The Murdoch scandal in Britain is just the tip of the iceberg.
Murdoch's culture of corruption has not only ensnared major figures in media and politics of Britain, but also of major figures in Australia and the United States as they will be scrutinized and investigated in the future.
The media watchdogs feel vindicated as they have long criticized the unethical practices of News Corp. and its subsidiaries, including News of the World, The Sun, Fox News, and The Times of London. And many of these practices are found to be illegal.
As expected, Murdoch will face trials in these countries that he ruled above the law.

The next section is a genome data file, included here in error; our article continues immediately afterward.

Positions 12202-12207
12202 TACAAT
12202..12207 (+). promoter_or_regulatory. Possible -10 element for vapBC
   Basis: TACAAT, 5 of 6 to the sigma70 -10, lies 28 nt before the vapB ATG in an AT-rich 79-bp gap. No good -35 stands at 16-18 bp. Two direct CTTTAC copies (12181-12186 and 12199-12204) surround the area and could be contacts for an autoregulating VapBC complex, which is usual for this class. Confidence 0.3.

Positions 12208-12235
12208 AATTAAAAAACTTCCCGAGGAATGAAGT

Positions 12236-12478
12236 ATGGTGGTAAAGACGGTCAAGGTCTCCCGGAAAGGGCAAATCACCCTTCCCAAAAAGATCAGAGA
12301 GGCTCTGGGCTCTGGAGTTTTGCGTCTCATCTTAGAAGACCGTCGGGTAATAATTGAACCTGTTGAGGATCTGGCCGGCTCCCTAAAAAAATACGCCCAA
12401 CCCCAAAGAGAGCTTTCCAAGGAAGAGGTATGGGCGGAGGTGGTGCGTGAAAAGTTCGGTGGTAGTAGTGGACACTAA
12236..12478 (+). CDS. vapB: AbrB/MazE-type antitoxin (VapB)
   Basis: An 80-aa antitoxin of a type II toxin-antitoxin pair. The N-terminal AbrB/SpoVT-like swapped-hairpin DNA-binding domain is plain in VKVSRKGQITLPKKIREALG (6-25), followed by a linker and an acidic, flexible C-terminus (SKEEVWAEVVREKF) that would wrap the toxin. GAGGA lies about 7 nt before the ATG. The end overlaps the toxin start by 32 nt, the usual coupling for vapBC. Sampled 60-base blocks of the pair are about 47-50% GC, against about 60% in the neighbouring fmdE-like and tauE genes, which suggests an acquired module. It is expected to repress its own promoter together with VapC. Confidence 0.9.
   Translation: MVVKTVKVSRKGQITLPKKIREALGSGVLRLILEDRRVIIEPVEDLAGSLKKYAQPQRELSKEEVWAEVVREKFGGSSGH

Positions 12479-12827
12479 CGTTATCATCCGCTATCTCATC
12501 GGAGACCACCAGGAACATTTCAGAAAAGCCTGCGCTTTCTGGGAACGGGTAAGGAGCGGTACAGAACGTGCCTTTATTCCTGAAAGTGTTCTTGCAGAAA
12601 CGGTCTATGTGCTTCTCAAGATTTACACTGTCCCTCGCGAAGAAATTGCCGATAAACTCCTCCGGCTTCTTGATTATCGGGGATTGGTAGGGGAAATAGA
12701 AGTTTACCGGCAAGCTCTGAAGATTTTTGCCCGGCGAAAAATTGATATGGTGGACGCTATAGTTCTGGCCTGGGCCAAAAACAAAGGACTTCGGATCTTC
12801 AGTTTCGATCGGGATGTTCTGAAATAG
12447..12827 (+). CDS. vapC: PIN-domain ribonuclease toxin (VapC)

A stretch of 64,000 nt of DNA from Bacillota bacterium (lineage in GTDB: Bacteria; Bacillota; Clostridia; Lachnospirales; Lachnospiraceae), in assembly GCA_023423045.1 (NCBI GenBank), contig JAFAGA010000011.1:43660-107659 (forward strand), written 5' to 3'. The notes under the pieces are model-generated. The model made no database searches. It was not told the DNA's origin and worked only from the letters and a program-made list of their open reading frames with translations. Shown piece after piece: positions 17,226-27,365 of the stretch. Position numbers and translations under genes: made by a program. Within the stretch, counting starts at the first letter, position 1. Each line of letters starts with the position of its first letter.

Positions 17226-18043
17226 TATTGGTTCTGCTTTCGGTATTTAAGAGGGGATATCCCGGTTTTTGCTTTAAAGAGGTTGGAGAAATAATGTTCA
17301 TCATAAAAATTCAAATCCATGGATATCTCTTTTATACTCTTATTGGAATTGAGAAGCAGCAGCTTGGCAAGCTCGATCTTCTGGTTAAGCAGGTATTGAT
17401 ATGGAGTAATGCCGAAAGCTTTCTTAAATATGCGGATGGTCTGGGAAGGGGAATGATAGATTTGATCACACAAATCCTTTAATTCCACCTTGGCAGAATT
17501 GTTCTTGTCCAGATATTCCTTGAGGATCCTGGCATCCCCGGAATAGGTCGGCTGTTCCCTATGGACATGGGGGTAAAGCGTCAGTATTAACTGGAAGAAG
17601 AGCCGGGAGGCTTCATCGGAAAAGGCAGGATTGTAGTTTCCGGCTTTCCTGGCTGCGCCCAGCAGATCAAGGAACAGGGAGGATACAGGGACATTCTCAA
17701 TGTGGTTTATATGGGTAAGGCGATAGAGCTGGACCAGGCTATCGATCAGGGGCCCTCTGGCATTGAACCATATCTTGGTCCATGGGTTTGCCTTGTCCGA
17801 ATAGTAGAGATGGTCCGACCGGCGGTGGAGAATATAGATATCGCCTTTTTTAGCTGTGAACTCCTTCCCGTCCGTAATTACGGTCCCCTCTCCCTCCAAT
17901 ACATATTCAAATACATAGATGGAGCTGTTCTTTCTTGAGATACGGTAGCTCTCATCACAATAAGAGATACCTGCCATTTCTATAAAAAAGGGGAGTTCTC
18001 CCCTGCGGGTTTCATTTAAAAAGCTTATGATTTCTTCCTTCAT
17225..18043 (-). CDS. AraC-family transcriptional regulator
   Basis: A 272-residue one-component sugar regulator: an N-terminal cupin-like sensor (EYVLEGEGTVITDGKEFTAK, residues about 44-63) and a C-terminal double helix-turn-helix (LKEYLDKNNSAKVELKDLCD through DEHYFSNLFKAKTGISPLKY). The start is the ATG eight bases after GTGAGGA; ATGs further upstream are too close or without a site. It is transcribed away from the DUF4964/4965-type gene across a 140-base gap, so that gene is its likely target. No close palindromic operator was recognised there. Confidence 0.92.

In the U.S., the allegations against News Corp. of wide-scale corruption and obstruction of justice violate the Foreign Corrupt Practices Act. The fact that the scandal involves bribery of police officers, blackmailing politicians, and unlawful phone and email hacking, etc. would mean that News Corp. could be prosecuted under the Foreign Corrupt Practices Act.
Here's a clear-cut article on why the U.S. Department of Justice is forced to act.